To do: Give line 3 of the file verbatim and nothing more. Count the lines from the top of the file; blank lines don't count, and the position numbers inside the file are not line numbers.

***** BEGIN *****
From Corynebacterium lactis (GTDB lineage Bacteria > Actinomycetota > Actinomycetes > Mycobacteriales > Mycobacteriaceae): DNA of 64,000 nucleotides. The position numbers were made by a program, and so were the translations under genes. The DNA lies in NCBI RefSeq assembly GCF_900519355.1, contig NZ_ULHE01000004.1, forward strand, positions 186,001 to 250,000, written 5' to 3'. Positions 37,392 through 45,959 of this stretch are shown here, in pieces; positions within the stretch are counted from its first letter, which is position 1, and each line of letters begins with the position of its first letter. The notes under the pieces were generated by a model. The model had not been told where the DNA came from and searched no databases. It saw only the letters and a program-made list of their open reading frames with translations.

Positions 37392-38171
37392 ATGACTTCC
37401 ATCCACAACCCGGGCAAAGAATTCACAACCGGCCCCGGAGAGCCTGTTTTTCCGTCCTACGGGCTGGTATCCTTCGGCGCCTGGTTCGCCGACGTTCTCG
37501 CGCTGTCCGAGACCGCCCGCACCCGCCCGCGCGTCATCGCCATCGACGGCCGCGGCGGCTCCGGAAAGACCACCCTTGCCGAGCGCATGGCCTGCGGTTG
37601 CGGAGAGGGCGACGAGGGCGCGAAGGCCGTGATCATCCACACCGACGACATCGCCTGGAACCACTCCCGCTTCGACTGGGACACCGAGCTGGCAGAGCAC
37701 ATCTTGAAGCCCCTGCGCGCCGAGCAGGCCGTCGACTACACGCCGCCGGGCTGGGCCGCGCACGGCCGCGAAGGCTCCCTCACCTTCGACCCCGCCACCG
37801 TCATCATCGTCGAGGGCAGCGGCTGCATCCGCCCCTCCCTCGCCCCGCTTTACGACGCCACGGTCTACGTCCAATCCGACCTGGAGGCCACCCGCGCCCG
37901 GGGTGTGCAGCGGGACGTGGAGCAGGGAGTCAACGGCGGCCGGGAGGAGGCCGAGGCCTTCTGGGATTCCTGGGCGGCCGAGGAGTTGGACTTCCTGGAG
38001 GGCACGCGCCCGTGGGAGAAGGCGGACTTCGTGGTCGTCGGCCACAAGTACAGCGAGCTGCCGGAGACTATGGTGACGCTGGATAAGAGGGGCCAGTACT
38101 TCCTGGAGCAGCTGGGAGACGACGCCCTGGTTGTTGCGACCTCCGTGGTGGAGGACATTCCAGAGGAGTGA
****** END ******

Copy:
37392 ATGACTTCC